Not so very long ago, when Durham was coal and the name of Consett was synonymous with steel, the county was crisscrossed by railway lines that linked every little town, quarry, and pit. Now there is no winding-gear to be seen, and all that remains of the works at Consett is a flat area of dust awaiting redevelopment. But many of the railways have survived, not in their original form, but as a remarkable network of paths for walkers and cyclists. Using these paths it is possible, for example, to cover the 30-odd miles from Bishop Auckland to within a mile of Newcastle city centre, without once having to travel along a road. For the walker used to making his or her own way cross-country with map, compass, and emergency rations, using these paths is decidedly different. You can forget the compass and just go where the railway goes.
I returned to County Durham earlier this year, wanting to explore some more of these railway paths. I began my walk at Broompark. For Walkers and cyclists this is the obvious place to start: three of the paths meet here just a few yards from the main East Coast line; there is a convenient car park; and Durham station is only a mile-and-a-half away. My intention, for day one of my trip, was to follow the Lanchester Valley path to Lydgetts Junction near Consett (the other hub of the network), and then take the Waskerley Way up on to the moors and down into Weardale, at Stanhope.
From Broompark the Lanchester Valley route takes you past Bearpark Colliery, or rather the landscaped slopes that are all that is left of it. The area here seems haunted by retired miners out walking their dogs, but the path is also well used by riders: stables and paddocks line whole sections of the path. And so to Langley Park, beside the allotments and pigeon lofts that remain part of a culture that has somehow survived the death of King Coal. Then again through rolling countryside to Lanchester where you find yourself in an almost surreal urban parkland with mown lawns and modern houses landscaped around the course of the old track. On to Hurbeck Farm, where you leave the course of the railway for a few hundred yards and follow a track which shadows the road for a while before rejoining the line proper at the old Knitsley Station. What is remarkable about the Lanchester Valley Way, is that along most of its length, there seems to be a presumption that those who travel along it have the right of way. Where it crosses farm tracks, gates are open in its favour, which makes life easier for cyclists in particular.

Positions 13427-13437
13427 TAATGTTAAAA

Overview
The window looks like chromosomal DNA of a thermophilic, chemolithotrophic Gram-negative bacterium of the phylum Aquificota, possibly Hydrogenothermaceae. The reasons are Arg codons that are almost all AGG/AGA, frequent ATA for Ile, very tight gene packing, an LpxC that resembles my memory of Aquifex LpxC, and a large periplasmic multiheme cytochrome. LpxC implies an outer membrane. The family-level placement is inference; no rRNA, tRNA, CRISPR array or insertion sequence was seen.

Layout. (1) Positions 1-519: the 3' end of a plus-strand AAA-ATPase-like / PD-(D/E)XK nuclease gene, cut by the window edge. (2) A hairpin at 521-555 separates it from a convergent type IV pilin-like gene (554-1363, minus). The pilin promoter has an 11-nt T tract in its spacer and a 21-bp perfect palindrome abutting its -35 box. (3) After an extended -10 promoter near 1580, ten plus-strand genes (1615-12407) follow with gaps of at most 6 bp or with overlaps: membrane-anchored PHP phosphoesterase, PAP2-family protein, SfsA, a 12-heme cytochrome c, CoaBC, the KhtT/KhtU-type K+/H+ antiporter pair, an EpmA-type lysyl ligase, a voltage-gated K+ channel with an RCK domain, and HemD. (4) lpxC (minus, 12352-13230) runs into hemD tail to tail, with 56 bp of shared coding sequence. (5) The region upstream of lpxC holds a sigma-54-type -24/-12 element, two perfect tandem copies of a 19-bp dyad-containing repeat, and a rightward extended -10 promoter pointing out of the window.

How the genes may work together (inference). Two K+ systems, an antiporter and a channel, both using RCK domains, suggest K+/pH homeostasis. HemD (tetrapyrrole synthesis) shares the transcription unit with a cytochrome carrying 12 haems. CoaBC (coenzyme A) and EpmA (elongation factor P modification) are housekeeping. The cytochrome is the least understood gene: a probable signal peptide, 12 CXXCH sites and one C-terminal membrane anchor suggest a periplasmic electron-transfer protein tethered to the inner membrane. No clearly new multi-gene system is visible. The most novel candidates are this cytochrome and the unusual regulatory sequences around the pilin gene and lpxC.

When I arrived at the end of the Lanchester Valley Way, I was conscious that I had, in a way, wasted it. I may have drunk in the scenery, but I had walked straight past the Centurion public house for example, a mere 10 yards from the old Witton Gilbert Station. Indeed, I must have passed within a mile of 100 pubs, cafes, and restaurants. And I was rarely more than a mile from the main A691 Consett to Durham road with its villages and towns served by frequent buses. I gather that what sensible people in the area do is walk along the line for a bit, find somewhere nice for lunch, and then take the bus home. But I had a mind to get to Stanhope, and I needed to press on.
When I arrived at Lydgetts Junction, just south of Consett, I had a sense that I was getting a glimpse of the future. Three levels of viaducts and bridges intersect here. It is the spaghetti junction of the leg-powered world: there are cycling and walking routes to Durham, Weardale, Newcastle, and Sunderland - and what beyond? I was going West. I had walked a short section of the Waskerley Way with friends a few days after my first encounter with the Tees Rail Way in November. According to the county council's guide to these paths, Hownsgill Viaduct is "magnificent", but it is also quite frightening. I gritted my teeth and walked forward while concentrating my gaze on my boots. I found the technique worked well, especially when I shut one eye.